Teeth Whitening or Dental Bleaching is one of the most common procedures in cosmetic dentistry. The whitening procedure restores the natural color of the teeth and bleaching whitens a few shades higher than whitening.
Only people with healthy teeth and gums which have no fillings should try Teeth Whitening processes.
A number of products are readily available for this purpose including whitening toothpaste, bleaching strips, bleaching pen, over-the-counter gels, rinses, trays, and more.
Causes of Teeth Staining
- Fruits, such as, berries
- Drinks, such as, wine, coffee, tea, cola, and sports drinks
- Smoking and chewing tobacco
- Poor Dental Hygiene
- Few diseases and their treatment procedures including radiation & chemotherapy
- Medications, such as, Tetracycline & Doxycycline Antibiotics, Antihistamines, Antipsychotic drugs, and medicines for High Blood Pressure
- Mouthwashes containing Chlorhexidine and Cetylpyridinium Chloride
- Dental materials, such as, Amalgam Restorations
- Advancing Age
Treatment Modalities Available:
Use of Whitening Toothpaste: Toothpaste helps remove stains on the surface of the teeth. Some whitening toothpastes are more effective in removing stains as they contain mild polishing or chemical agents. However, they are not helpful in removing stains deep in the teeth.
At-Home Whitening: Use of various products at home helps whitening teeth. These include over-the-counter whitening strips, gels, rinses, tray-based tooth whiteners, and more.
Whitening strips are strips coated with a peroxide-based whitening gel. These strips when applied for 30 minutes, twice daily, over a period of two weeks give good results.
Whitening gels are similar to the strips.
The only difference being it is available in gel form and its application requires a brush. Whitening teeth using whitening rinses is also an important and effective method. A One-minute rinse, twice a day with whitening rinses is helpful in removing teeth stains.
However, this product may have a lesser impact as compared to the gel and strips as its contact with the teeth is for a shorter time. Another effective method of Teeth Whitening is the use of tray-based tooth whitening systems. This process includes using a mouth guard-like tray containing peroxide-bleaching agent. The tray when kept in the mouth for a couple of hours during the day and throughout the night for a month gives good results.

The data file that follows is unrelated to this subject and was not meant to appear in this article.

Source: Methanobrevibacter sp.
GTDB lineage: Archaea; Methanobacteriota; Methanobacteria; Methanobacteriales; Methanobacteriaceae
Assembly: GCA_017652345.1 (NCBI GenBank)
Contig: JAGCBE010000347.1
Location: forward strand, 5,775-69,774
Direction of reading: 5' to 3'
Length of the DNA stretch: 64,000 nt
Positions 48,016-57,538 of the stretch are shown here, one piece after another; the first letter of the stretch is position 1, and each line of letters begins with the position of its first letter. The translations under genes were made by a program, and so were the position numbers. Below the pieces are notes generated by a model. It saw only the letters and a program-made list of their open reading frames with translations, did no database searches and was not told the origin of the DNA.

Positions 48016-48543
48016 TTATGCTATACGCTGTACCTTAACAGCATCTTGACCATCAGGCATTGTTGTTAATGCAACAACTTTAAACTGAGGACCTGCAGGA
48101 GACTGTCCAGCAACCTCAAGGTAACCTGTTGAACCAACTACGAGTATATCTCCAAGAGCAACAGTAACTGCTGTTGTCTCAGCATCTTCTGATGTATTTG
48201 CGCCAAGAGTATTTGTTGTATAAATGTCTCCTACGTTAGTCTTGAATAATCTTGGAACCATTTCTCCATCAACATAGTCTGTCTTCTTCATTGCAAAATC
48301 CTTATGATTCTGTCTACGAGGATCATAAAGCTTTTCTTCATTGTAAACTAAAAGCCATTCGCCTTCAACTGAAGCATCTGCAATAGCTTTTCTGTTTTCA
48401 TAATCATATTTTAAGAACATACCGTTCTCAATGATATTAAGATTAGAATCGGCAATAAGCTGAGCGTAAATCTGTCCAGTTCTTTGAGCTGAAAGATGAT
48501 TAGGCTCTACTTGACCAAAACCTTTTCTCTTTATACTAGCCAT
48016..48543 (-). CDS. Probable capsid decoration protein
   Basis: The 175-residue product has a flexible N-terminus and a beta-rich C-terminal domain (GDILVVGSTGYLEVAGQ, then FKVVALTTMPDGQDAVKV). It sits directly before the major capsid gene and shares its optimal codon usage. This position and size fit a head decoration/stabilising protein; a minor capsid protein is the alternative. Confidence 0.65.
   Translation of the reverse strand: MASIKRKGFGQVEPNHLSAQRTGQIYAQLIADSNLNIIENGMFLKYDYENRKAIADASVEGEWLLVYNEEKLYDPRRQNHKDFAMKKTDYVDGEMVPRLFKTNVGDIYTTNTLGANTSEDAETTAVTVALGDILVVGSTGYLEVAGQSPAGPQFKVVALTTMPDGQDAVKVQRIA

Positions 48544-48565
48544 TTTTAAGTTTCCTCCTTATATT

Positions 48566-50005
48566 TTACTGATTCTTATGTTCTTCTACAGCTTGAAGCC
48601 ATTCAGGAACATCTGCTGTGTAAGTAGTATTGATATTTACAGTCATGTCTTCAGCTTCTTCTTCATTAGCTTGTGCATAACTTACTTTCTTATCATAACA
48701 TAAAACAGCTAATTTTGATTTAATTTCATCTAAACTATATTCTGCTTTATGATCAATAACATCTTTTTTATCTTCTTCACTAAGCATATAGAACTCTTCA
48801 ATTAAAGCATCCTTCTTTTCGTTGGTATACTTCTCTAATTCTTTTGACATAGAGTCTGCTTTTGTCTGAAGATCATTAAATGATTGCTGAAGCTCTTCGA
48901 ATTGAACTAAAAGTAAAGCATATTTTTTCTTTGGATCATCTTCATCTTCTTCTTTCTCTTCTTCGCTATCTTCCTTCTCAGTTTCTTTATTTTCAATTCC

In-Office Whitening: This is the fastest method of Teeth Whitening and requires a visit to the Dentist. During the process, the Dentist applies the whitening product to the teeth and activates the whitening using a laser. A 30 to 60 minute treatment at regular intervals can give the desired results.
This process, also known as Laser Whitening or Power Whitening is a preferred method because the dentist secures the rest of the mouth, including the gums from these stronger agents.
Dentists do not recommend Teeth Whitening to:
- Pregnant & Lactating Women
- Aged People
- Children below 16 years
- People with sensitive teeth and gum diseases
- People allergic to peroxide
- People with fillings, crowns, and other restorations in their teeth
Risks Associated With Teeth Whitening
- Tooth Sensitivity and/or,
- Mild Irritation
Both these side effects are usually temporary and disappear on their own. To reduce sensitivity & irritation the patient must:
- Give a break to the process to allow the teeth to get used to the treatment
- Use a toothpaste made for sensitive teeth
- Wear the tray for a shorter period
- Take the advice of the Dentist
Teeth Whitening is not a permanent solution. A good follow-up care may result in the whiteness staying for a longer period. Adopting the below mentioned follow-up care tips may help:
- Avoid consumption of foods and drinks that stain teeth
- Brush or rinse immediately after consuming any stain-causing food or drink
- Adopt a good dental hygiene consisting of brushing twice a day and using of floss at least once
- Visit the dentist once every 6 months